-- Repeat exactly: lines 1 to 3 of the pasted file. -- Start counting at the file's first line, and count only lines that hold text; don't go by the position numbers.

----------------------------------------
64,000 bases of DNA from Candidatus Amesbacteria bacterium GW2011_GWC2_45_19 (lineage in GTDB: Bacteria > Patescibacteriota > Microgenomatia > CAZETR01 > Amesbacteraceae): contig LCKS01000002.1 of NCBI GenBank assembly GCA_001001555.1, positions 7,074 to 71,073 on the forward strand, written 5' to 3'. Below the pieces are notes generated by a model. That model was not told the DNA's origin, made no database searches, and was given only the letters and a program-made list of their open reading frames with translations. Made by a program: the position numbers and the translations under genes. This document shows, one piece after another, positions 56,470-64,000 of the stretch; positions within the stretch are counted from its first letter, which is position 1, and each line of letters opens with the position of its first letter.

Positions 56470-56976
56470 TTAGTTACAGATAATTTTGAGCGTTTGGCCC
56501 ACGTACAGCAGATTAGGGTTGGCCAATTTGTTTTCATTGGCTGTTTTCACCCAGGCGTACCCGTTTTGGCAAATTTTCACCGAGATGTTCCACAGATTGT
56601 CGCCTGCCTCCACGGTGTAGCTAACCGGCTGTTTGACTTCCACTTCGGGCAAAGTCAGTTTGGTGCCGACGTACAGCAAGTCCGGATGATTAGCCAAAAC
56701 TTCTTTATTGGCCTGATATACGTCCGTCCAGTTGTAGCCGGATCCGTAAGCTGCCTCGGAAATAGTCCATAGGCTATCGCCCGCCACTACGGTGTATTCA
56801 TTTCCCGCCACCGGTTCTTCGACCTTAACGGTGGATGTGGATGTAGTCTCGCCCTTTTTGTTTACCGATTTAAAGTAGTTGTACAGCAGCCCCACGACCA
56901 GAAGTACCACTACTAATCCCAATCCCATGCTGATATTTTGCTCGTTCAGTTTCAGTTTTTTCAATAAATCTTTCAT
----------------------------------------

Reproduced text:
64,000 bases of DNA from Candidatus Amesbacteria bacterium GW2011_GWC2_45_19 (lineage in GTDB: Bacteria > Patescibacteriota > Microgenomatia > CAZETR01 > Amesbacteraceae): contig LCKS01000002.1 of NCBI GenBank assembly GCA_001001555.1, positions 7,074 to 71,073 on the forward strand, written 5' to 3'. Below the pieces are notes generated by a model. That model was not told the DNA's origin, made no database searches, and was given only the letters and a program-made list of their open reading frames with translations. Made by a program: the position numbers and the translations under genes. This document shows, one piece after another, positions 56,470-64,000 of the stretch; positions within the stretch are counted from its first letter, which is position 1, and each line of letters opens with the position of its first letter.

Positions 56470-56976
56470 TTAGTTACAGATAATTTTGAGCGTTTGGCCC